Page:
ARLINGTON — A little boy's face — and his fate — have captured the hearts of WFAA viewers.
Abdallah Khader is turning six years old. The victim of a horrific crash involving a drunk driver, his life is on hold while his family fights for justice.
His parents struggle to understand why the man charged in this case hasn't been to trial three years after the wreck.
Balloons decorate Abdallah's home in Arlington, and there's no mistake — this is a birthday party.
There's cake and party favors and a bounce house for the young guests.
But the six-year-old birthday boy may not even be aware the party is going on.
Abdallah's mother, Loubna Elharazin, admits that this celebration is more for her. "Something between me and him that I know for sure this is something he wants... and that's the only thing I can do for him," she said.
Three years ago, Abdallah suffered massive brain trauma when the family car was crushed. Police said Stewart Lee Richardson was driving drunk, but has yet to stand trial.
"It's killing us from the inside, to be honest," said the boy's father, Fahad Khader. "It hurts us too much."
Richardson has six previous convictions in four states, but those cases have not been allowed as evidence in Texas courts.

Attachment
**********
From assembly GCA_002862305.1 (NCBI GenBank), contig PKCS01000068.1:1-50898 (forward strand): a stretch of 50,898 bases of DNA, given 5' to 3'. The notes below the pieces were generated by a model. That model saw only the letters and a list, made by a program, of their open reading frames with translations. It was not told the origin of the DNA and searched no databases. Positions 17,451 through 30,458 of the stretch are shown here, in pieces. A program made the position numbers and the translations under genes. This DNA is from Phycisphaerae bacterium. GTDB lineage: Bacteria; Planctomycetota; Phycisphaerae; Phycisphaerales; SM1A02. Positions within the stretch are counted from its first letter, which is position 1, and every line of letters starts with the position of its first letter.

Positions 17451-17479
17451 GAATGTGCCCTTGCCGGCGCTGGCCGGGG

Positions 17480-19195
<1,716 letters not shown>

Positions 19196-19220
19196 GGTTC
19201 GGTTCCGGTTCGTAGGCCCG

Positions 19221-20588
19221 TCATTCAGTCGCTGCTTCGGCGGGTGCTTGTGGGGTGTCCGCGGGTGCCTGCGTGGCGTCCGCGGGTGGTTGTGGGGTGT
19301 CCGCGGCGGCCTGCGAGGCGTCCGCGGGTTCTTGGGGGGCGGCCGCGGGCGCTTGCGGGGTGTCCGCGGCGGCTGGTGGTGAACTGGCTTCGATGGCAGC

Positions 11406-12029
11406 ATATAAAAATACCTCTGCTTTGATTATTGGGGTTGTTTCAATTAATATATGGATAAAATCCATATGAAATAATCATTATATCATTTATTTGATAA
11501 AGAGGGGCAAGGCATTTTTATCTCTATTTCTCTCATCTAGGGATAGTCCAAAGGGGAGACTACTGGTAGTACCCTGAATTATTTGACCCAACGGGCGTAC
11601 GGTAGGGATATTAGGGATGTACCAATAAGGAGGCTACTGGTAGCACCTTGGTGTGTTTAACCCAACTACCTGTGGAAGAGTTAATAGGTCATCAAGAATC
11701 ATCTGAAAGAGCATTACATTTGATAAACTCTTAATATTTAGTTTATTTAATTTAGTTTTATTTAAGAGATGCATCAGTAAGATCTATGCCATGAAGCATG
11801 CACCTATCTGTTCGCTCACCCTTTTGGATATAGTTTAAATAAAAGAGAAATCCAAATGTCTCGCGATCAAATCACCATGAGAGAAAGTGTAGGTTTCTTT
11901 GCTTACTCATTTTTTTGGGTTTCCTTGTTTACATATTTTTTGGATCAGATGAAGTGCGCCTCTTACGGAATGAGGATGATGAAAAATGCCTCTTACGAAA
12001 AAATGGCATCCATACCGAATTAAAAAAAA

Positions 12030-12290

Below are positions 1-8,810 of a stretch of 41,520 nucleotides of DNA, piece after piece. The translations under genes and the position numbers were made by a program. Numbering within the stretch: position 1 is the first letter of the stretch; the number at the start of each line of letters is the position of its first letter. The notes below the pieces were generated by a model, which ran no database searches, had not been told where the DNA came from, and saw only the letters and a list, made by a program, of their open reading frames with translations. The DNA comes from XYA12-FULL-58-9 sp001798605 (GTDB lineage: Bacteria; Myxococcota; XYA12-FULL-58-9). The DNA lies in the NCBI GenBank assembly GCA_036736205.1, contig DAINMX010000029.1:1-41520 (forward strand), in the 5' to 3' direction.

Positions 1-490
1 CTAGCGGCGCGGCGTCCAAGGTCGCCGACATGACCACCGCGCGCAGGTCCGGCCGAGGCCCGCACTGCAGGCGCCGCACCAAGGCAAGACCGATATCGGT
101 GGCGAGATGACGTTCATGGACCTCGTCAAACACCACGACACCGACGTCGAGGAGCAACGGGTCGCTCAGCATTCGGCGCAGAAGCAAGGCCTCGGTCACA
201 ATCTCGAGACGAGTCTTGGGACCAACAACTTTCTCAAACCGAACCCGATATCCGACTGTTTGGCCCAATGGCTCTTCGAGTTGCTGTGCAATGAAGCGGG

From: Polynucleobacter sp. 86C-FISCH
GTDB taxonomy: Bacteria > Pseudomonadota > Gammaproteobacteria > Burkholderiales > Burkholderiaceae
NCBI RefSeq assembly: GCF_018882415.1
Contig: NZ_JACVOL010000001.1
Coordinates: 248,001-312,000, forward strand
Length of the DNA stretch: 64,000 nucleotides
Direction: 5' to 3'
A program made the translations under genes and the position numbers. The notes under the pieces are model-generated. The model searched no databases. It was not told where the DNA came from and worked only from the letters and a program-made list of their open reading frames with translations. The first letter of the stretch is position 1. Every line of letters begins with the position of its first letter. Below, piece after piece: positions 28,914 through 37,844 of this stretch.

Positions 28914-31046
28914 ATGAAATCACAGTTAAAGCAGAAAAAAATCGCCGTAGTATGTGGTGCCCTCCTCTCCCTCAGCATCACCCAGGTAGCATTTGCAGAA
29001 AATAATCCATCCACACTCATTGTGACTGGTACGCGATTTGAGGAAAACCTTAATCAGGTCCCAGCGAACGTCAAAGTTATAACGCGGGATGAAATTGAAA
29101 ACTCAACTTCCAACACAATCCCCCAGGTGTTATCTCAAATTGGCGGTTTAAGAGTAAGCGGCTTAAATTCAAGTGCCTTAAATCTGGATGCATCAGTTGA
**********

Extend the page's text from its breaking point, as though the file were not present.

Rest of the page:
So, Richardson waits in jail while Abdallah's family pushes for a life sentence.
"He's garbage," Fahad Khader said. "He's garbage."
Doctors say Abdallah is in a vegetative state, but his parents know better. They sense growth and recognition, and want him to be around other children.
His mom says she knows when Abdallah is in pain, but she knows how to comfort him. And she knows that he comforts her as the medical and legal battles drag on for another year.
"Our pain and suffering of just looking at him, is nothing compared to what he is going through," Loubna Elharazin said. "He's a hero. He's a superman. He's everything."
Last year, the state legislature passed the Abdallah's Laws, mandating tougher penalties for drunk drivers who cause serious injury.
Stewart Lee Richardson has yet to stand trial. Prosecutors are asking the state supreme court to allow his previous drunk driving convictions to be considered felonies instead of misdemeanors.